The Perfect Hogmanay

1. Have you cleaned the house yet? No? Well just because the clean-up is tradition doesn’t mean you have to necessarily scrub the whole thing down. Choose some part, maybe a bit that hasn’t been cleaned in months, or has been particularly grimed by the onslaught of Christmas. The hearth, of course, is the chief ritual spot. Do it with a flourish, and maybe whilst wearing a theatrical apron and pretending you are Kim or Aggie from How Clean Is Your House?.

2. The Food. Hogmanay is not a night for fancy canapes or dainty snacks. What you want is decent honest food. Cook up some stovies, or haggis, or, for the veggies, a steaming plate of rumbledethumps (a potato and cabbage-based hash from the Borders), and pass around the bowls. Simple stodge that’s all about keeping everyone going till 4am. Of course, there are some foods you are supposed to eat, or at least put out, or take as first-footing gifts for everyone to stare at. Do not feel you have to make, or even eat, black bun. Better opt for shortbread which, even if everyone has already overdosed on sweet things over the festive period, will probably get eaten by February.

3. One word. Whisky. There has to be a dram or two, though it doesn’t matter if it’s the cheapest bottle of blended in Lidl. By the time the bells arrive you probably won’t be able to taste the difference between it and a 25-year-old malt anyway.

4. Water. Drink several gallons of it and you might survive the whole experience without too much damage. Also, some people may not be drinking, since they’ve booked themselves onto a New Year’s Day run or other physical ordeal, and require other libations. Their mistake. But you have to cater for them.

5. Turns. You may not have prepared yourself for reciting that version of Hallaig or A Man’s A Man For ‘A That, but the spirit of Hogmanay is upon you, and in honour of family tradition, you have to give it a try. One verse will surely be enough. Luckily, wee Connor, who has just started to learn the trombone, is up for playing a belated Jingle Bells.

6. Music. What version of Auld Lang Syne to play? Red Hot Chilli Peppers, Mairi Campbell, Jimi Hendrix or even the Carlene Davis reggae version? But please, please, please, not Mariah Carey. Alternatively just opt for a raucous singing of the song, and put on some stonking feel good New Year tracks. Nina Simone’s Feeling Good, The Zombies' This Will Be Our Year, MØ's New Year's Eve.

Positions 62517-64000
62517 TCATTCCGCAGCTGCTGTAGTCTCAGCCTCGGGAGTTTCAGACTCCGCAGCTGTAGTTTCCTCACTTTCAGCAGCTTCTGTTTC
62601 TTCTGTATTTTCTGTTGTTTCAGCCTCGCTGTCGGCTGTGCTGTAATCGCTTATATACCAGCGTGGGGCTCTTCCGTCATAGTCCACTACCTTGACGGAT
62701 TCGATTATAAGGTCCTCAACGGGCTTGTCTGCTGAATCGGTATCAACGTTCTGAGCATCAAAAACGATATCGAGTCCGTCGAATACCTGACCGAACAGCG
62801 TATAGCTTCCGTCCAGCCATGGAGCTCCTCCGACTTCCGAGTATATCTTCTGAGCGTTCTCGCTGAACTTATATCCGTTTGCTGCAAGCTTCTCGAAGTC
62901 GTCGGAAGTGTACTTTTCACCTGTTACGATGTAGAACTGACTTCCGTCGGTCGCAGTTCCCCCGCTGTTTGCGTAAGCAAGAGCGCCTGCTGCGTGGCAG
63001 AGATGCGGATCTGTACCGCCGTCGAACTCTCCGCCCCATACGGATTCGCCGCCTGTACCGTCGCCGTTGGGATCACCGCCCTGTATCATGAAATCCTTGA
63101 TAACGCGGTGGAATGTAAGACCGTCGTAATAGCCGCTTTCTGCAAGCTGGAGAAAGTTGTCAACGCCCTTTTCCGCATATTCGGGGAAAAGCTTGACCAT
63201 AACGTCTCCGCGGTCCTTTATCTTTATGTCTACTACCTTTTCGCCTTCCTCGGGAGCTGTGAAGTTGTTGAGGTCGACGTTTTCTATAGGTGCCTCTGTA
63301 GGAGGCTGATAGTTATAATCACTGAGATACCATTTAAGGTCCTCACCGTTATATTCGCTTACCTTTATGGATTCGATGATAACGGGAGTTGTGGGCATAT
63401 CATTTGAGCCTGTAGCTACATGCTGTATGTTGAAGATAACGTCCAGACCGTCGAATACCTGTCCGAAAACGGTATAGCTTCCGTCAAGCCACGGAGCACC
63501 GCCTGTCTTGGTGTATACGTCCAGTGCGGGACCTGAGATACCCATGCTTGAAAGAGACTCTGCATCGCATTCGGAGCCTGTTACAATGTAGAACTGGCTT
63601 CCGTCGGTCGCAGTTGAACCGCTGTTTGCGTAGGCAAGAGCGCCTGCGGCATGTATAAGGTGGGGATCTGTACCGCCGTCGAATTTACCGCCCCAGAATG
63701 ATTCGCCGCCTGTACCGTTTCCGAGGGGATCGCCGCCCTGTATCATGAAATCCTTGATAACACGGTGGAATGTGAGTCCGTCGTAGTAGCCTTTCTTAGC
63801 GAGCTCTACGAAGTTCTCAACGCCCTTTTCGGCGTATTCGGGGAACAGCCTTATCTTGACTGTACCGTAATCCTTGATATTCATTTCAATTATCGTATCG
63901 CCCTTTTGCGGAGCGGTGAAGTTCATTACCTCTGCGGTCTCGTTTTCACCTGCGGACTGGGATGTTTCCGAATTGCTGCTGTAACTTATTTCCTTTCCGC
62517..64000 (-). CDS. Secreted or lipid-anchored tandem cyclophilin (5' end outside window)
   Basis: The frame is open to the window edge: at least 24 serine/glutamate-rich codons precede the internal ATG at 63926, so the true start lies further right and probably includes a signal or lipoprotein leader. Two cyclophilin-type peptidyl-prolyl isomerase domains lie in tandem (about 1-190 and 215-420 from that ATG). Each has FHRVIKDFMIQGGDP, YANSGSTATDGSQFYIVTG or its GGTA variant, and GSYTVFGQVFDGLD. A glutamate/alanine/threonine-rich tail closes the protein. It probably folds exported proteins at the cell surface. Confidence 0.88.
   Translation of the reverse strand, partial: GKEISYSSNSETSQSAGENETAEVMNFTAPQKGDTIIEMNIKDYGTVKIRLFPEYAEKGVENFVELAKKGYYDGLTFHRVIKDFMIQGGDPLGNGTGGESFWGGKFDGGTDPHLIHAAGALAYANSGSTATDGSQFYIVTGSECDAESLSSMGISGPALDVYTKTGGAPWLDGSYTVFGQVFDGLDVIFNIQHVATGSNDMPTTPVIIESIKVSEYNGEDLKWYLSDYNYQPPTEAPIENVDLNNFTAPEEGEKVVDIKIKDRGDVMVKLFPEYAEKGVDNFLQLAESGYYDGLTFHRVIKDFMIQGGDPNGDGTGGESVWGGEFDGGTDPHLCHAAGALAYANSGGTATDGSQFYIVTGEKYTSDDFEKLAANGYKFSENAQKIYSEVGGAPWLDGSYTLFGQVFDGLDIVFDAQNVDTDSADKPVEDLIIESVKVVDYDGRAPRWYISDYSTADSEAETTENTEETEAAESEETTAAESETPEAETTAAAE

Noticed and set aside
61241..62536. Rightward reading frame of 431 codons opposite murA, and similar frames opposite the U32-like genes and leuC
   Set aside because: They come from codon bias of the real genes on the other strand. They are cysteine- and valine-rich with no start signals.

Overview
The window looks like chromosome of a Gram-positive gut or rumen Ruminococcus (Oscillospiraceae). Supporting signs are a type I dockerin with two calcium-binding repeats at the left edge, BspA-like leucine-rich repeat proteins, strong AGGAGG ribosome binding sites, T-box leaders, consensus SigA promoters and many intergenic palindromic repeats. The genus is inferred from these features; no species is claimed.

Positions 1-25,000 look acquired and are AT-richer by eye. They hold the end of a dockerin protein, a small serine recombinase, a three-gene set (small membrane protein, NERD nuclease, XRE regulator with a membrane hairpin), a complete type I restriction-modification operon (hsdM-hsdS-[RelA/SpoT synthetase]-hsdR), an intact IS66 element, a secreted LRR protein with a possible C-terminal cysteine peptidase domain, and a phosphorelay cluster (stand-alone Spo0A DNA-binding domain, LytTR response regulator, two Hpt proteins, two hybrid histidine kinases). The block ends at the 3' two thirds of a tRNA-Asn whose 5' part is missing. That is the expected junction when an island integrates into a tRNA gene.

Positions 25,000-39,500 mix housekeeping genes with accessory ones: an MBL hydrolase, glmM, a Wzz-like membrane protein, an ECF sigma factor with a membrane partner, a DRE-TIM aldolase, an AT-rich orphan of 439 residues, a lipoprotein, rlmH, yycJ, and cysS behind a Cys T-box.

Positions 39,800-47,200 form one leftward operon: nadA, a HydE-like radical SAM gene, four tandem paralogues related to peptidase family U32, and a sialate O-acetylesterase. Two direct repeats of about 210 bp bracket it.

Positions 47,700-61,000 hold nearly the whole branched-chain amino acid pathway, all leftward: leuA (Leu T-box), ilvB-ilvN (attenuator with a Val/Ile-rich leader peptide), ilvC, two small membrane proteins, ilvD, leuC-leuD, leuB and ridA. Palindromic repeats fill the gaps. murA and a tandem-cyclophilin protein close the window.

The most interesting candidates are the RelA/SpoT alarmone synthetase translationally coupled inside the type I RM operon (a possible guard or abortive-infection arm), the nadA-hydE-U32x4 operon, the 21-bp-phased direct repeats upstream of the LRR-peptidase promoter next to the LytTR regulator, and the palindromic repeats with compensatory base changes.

7. Singing. Before you see fit, post-bells, to start belting out Auld Lang Syne, do you know the lyrics? According to a Sainsbury’s survey only seven per cent of Scots do. The internet can help, here. But, hey, it's the spirit that counts.

8. Dancing. What no ceilidh? Come on, you can do the Gay Gordons in the kitchen, though the potential for minor injuries from collisions with the oven or other furniture are significant. Alternatively put on some old dance tracks and party like it’s 1999.

9. Television. Of course it has to be on. How else are you going to know when the bells happen? But what channel to choose? Will it be Jackie Bird doing her bit on BBC Hogmanay Live, or the Thingummyjig show on STV, with original host Jack McLaughlin back, as he says, “waggling my wallies once again”.

10. The bells. Don't miss them.

11. Burn something. Like maybe the letters from that love affair that didn’t work out last year, or just a bit of wood – a stick of juniper if you wish to be traditional.

12. First footers. They may come, leaving you with that warm, fuzzy feeling that, yes, community does exist and you are part of it. Or you may even try knocking on a few local doors yourself. In the absence of a bit of a coal, a handful of salt will do as a gift. But don't forget the bottle or your offering may be thrown back in your face!